Pernell McPhee

Three and out: Pernell McPhee talks relationships, Kyle Long describes the Bears’ ‘beacon of hope’

USA Today

Three and out: Pernell McPhee talks relationships, Kyle Long describes the Bears’ ‘beacon of hope’

BALTIMORE — The Baltimore Ravens let Pernell McPhee hit free agency after the 2014 season, in which the former fifth-round pick recorded a career high 7 1/2 sacks. So Sunday will be an awkward homecoming of sorts for McPhee against the team that spurned him a few years ago. 

“If your girlfriend or your wife leaves you, that’ll hurt, right? Okay,” McPhee said, “that answers that question.” 

That’s one way to put it. Defensive end Akiem Hicks — who will face a former team of his, the New Orleans Saints, in the Bears’ next road game — expanded on that thought. 

“Any time you go against your former team you want to prove a point, correct?” Hicks said. “He hasn’t made too big a deal out of it and he hasn’t been hoo-rah’ing about it. But I’m sure as anybody else that’d be going into that situation you want to go out there and put on a show.”

A big game from McPhee and/or Leonard Floyd against an interception-prone Joe Flacco could, at least, help keep things close on Sunday, or at best swing momentum in the Bears’ favor and push Mitchell Trubisky to his first career win. 

“I mean, it just was a relationship, just like you’ve got a girlfriend. They leave you sometimes,” McPhee said. “It is what it is, but like I said, I’m just very thankful that (general manager) Ozzie Newsome and coach (John) Harbaugh gave me the chance to become a Raven and see how it was to be a Raven. That’s the best feeling I got out of it.” 

More flowing analogies

While McPhee described facing the Ravens in terms of relationships, offensive lineman Kyle Long offered an eloquent description of how badly Bears fans want Mitchell Trubisky to finally end the quarterback drought in Chicago. 

“Being here since 2013 I’ve definitely understood the obsession with the quarterback position in this town,” Long said. “I mean, Mitch is a young guy with a lot of talent and this is a town that’s hungry for success in their sports, especially football. And I think that they see a beacon of hope and light with Mitch Trubisky, and it’s my job and the guys around me, their job is to keep that beacon of light nice and shiny and keep him upright.”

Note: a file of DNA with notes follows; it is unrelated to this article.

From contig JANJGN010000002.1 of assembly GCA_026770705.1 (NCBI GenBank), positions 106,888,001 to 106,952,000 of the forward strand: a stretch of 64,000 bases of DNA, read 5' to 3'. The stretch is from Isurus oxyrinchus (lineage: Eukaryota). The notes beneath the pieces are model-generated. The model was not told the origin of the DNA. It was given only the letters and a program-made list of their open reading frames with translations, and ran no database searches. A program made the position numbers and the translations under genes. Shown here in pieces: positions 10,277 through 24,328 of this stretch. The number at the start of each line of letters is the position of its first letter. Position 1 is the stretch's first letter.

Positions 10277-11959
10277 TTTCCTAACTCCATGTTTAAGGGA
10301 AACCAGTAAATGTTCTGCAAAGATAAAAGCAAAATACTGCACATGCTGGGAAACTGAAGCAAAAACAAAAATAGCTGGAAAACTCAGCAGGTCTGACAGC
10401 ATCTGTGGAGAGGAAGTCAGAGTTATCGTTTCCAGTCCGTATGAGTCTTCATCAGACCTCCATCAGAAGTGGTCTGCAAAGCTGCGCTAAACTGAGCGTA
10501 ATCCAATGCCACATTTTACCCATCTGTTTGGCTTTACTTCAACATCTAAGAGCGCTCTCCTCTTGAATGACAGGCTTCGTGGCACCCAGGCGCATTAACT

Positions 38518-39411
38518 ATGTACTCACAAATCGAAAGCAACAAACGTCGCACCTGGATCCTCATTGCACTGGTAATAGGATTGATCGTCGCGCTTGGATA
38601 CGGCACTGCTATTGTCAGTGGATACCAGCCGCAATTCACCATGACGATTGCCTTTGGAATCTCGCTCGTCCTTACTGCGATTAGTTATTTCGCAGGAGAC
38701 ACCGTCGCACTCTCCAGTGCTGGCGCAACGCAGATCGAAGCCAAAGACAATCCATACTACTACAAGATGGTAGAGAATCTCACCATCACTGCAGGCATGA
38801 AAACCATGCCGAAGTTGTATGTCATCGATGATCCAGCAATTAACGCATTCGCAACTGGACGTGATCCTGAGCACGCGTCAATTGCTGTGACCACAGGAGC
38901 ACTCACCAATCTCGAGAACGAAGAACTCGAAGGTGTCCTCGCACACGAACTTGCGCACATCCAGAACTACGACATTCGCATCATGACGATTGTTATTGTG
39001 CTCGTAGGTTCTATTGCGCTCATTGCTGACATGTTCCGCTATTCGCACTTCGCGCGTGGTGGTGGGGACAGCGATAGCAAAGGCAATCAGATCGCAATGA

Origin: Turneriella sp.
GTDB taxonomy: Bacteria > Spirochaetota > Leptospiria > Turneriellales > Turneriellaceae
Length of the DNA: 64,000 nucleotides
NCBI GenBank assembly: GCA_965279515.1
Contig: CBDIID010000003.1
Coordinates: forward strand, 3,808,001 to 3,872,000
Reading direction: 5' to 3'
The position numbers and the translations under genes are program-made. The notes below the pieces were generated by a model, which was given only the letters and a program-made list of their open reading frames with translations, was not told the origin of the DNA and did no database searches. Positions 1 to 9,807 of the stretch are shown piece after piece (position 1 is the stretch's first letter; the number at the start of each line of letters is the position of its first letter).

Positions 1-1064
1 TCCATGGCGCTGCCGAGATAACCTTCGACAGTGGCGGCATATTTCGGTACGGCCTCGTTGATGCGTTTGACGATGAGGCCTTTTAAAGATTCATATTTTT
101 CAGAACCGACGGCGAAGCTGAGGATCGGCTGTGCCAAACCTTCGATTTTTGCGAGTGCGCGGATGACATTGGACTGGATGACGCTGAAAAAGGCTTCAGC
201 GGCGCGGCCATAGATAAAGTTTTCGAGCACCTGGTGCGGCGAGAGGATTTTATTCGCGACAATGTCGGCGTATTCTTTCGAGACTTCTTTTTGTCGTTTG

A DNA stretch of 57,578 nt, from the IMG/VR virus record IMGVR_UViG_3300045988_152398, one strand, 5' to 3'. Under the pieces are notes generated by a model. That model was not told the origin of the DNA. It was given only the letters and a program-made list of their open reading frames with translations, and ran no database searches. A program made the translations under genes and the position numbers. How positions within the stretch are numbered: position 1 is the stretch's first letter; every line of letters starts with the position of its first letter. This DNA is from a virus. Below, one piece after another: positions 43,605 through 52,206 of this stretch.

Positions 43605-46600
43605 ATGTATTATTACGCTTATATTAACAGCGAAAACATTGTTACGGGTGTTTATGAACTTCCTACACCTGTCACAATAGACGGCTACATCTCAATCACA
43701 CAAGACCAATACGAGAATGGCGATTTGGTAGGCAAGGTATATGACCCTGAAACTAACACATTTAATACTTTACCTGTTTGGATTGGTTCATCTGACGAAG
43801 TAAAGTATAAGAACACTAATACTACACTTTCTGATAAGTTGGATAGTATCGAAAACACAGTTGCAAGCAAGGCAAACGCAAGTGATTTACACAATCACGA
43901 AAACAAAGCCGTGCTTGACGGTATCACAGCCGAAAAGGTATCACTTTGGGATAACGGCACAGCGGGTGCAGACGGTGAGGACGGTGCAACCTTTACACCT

Snap decisions

Cody Whitehair has had some rather odd issues snapping this year, with a handful of snaps going high to both Trubisky and Mike Glennon over the Bears’ first five games. The second-year center wasn’t making any excuses when asked about it on Friday, but it is worth noting the Bears moved Whitehair between center and guard due to injuries to Long, Josh Sitton, Tom Compton and Hroniss Grasu in training camp and through the first three weeks of the season. 

“Just get back in that muscle memory,” Whitehair said. “For whatever reason, I dunno why, they’ve been bad. That’s what I’ve been focused on this week.”

Whitehair, who was flagged for holding against Minnesota, summed up his season to date:  “I haven't been where I've wanted the last four games and I'll continue to work on that. I feel like I'm getting back into my groove and we'll see how the season goes.”

The Bears don’t have any long-term concerns about Whitehair, who was solid as a rookie last year and should continue to be an important piece of their offensive line. 

“Once we get that consistent, exactly where we want it, he’s moving guys off the ball,” offensive coordinator Dowell Loggains said. “He’s a big part of the run game. He’s a really talented player.” 

View from the Moon: Bears defense still looking for turnovers – and an identity


View from the Moon: Bears defense still looking for turnovers – and an identity

Great defenses, even individual units within some defenses, can engender nicknames: Doomsday Defense. Orange Crush. Killer B’s. Purple People Eaters. Steel Curtain. New York Sack Exchange. Legion of Boom.

The 2017 Bears defense doesn’t have a nickname. The reason is the problem:

“We haven’t earned one,” said defensive end Akiem Hicks.

Nicknames come with winning, and they also are reflective of a group identity. Bears haven’t won much of anything. More important than any clever moniker, however, the Bears haven’t particularly established a clear defensive identity that comes with being dominant somewhere, beginning on the scoreboard and pegged to the one stat universally cited as defining a defense.

“We need to get more turnovers,” said linebacker Pernell McPhee.  “Coach has been emphasizing that from day one and that has to be our main focus if we want to get to another level and be a dominant defense. “If you do that, people might start calling you ‘The Turnover Machine’ or something.

“But you’ve got to win some games. No matter how dominant your defense is, you still got to win games to get recognition.”

The overall has been serviceable. The Bears rank 10th in yardage allowed, the stat most used for ranking defenses but not the best for defining a defense. And turnovers by the offense have led to opponents’ points and difficult defensive situations. Of the 73 opponents’ scoring possessions last season, less than one-third (31.5 percent) needed longer than 50 yards for points. This year, that figure is up sharply: of 22 opposing possessions, nine (41 percent) have needed to go less than 50 yards.